Are you addicted to Social Media? Could you give it up for a week? That was the premise of an interesting documentary I watched recently on TV3 Ireland called Screen Slaves. It’s no surprise that people have become addicted to their online lives – everything is online nowadays, so what’s the problem? Like many addictions, the problem is usually when you don’t realise you have a problem. It was only when the participants were asked to delete the social media apps from their phone that the real impact of their online habits became clear. They were visibly shaking and anxious; one of them felt physically ill and all of them lamented ‘I’m going to miss everything!’
For the older participants, it was Facebook that kept their eyes glued to their screens, whereas for the younger ‘guinea pig’ it was Snapchat and Instagram. In fact, she admitted to spending up to eight hours a day on her phone; checking it every 1-2 minutes. She said her grades were suffering as a result and even her actual social life. She would find herself going to parties and spending all of her time on her phone – then rushing home to post the photos! As human beings we are social animals and there is an addictive hit from the instant approval we receive via ‘likes’ or ‘shares’. Then there is our ‘voyeuristic’ tendancies, that mean we end up watching other peoples’ lives instead of living our own. So, what exactly are we signing up for here and what are companies such as Facebook getting out of it?
According to Mark Zuckerberg, privacy is no longer a ‘social norm’. Unless you’re Mark Zuckerberg. So when we sign up to these online communities, we are willingly surrendering not only our privacy, but also our time – our most valuable commodity. This is our own personal ‘mental time’, in which we think, dream, imagine and create. Being a writer, time to just do nothing is the most precious thing in the world. It was clear that this was the biggest challenge for the participants. When they were suddenly faced with all this extra time on their hands, they didn’t know what to do with themselves and complained of feeling bored. But for me, boredom is the gateway to creativity. I do some of my best thinking when I’m bored! And that’s what concerns me for our future generations. They are constantly switched on, yet constantly distracted, which affects their attention span. (Note to self – write more short stories!)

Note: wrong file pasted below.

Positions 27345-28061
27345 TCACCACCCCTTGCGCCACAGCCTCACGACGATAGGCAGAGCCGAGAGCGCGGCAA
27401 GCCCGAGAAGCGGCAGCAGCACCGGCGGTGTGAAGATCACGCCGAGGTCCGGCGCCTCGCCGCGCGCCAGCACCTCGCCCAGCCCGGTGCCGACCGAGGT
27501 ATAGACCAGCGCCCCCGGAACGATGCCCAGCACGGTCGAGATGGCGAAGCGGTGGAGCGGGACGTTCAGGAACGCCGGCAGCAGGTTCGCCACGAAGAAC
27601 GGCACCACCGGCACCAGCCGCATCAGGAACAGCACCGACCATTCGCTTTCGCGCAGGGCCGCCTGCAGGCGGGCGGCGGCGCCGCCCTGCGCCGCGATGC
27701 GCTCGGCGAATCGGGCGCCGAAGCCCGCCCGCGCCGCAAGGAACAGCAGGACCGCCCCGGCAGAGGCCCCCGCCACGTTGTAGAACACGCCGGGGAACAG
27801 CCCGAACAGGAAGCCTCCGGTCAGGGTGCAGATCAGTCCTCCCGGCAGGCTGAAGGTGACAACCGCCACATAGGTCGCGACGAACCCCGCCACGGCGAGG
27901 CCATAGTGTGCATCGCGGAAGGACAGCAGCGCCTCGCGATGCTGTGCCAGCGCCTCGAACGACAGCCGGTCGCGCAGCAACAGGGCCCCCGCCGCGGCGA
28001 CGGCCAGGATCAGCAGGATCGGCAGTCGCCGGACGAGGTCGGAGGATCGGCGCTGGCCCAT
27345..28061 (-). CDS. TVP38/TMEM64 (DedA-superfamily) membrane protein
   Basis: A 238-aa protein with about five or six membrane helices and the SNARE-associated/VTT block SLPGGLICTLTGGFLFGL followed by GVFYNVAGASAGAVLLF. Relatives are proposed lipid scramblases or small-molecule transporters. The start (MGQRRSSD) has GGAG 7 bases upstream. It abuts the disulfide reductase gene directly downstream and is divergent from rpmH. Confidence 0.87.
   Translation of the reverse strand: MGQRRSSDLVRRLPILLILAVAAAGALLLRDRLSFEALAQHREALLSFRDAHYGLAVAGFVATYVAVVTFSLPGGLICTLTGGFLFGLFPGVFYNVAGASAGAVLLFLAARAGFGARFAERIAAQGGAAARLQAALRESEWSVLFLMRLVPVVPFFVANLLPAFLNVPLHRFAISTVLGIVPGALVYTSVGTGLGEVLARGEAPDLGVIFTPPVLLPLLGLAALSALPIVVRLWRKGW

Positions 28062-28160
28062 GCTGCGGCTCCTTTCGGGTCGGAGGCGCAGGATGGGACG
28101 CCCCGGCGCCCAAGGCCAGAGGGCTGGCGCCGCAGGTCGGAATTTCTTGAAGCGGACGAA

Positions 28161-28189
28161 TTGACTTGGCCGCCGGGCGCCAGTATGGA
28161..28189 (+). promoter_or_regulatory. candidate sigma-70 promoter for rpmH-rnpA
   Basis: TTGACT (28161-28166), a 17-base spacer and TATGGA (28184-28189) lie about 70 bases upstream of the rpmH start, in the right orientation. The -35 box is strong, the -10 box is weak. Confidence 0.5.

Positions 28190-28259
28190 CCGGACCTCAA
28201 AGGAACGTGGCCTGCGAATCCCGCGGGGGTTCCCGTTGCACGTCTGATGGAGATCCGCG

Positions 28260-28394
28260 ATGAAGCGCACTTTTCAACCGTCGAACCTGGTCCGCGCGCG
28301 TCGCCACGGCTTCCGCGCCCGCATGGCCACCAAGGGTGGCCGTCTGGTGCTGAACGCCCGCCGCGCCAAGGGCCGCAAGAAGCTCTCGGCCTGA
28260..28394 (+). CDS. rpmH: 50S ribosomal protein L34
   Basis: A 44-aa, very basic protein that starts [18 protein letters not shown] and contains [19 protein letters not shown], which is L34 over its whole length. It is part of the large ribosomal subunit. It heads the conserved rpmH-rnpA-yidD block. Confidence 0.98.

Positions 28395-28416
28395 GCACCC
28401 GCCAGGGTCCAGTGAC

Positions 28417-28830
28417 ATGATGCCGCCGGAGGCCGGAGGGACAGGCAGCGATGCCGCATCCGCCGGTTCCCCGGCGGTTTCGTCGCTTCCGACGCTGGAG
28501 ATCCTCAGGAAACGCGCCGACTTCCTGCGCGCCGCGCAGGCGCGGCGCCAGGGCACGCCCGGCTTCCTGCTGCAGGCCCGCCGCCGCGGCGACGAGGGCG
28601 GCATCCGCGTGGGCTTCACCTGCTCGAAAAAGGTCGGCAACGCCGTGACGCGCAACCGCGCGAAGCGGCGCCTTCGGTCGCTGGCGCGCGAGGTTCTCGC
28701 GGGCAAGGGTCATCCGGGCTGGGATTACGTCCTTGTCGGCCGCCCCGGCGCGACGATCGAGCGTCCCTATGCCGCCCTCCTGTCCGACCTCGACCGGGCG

Luckily, I was ‘of an age’ when the whole Facebook thing took off, so I was able to step back and make up my own mind about it. At the time, I was reading a great book by Tom Hodgkinson called ‘How To Be Free‘, a how-to-guide that offered an alternative to our consumer culture. Tom had a lot to say about the people behind Facebook and why we should think twice about jumping on that particular bandwagon. You can read his oldie but goodie 2008 article in the Guardian here. In fact he is responsible for an entire movement, The Idler, reminding people how to find pleasure in the simple things and avoid the rat race. Check it out on http://www.idler.co.uk.
Facebook’s popularity has grown exponentially since then – with 1.5 billion monthly active users in 2015. But as the documentary pointed out: ‘If you’re not paying for it, then you are the product’. And it’s not just the advertising or sharing your private information with third parties, it’s the belief that this is the norm now. Going ‘offline’ seems to be the equivalent of going to a pub with your friends and declaring, “I’ll have a lemonade please”. Everyone stares in disbelief, tells you to have a real drink and proceed to buy you a pint anyway. The fact that I don’t have a personal Facebook page does mean that I am a little out of the loop at times, but I think it’s a small price to pay for the freedom I’ve gained. If there’s something I really need to know about, the information will get to me eventually. Perhaps even the old-fashioned way like getting a phone call!
Now I have to qualify that with the admission that yes, I do have an author page on Facebook, but thankfully it doesn’t function like a personal page, so I just use it to post links to my blog. I’m not completely immune to the pull of social media. I do use Twitter quite a bit and I suppose this blog counts as well, which is why I always recommend disconnecting your WiFi when trying to write a novel! It is so easy to get sucked in, so it’s no harm to review your social media habits every now and again. At the outset, I decided not to have any apps on my phone. The idea of being constantly available and always connected is a bit overwhelming. I like the fact that when I shut down my laptop, I’m free from the impulse to ‘just check’. As Tom Hodgkinson says, people who complain that they don’t have enough time, have simply chosen to prioritise something else. And that’s the important thing to remember – we have a choice and I think it’s even more important to remind the younger generation of this. You can either be a screen slave or a screen user.
2 thoughts on “#ScreenSlaves”
This is a very thoughtful article, Evie – and I agree wholeheartedly! I wouldn’t be without the internet, or without social media (Twitter, that is – I’m still trying to force myself to get on with Facebook), but I don’t feel the need to share every detail of my life with it. Who would be interested anyway?
Thanks Clare 🙂 There’s always that sense of pressure to join each new social media platform, but I’m with you, less is more!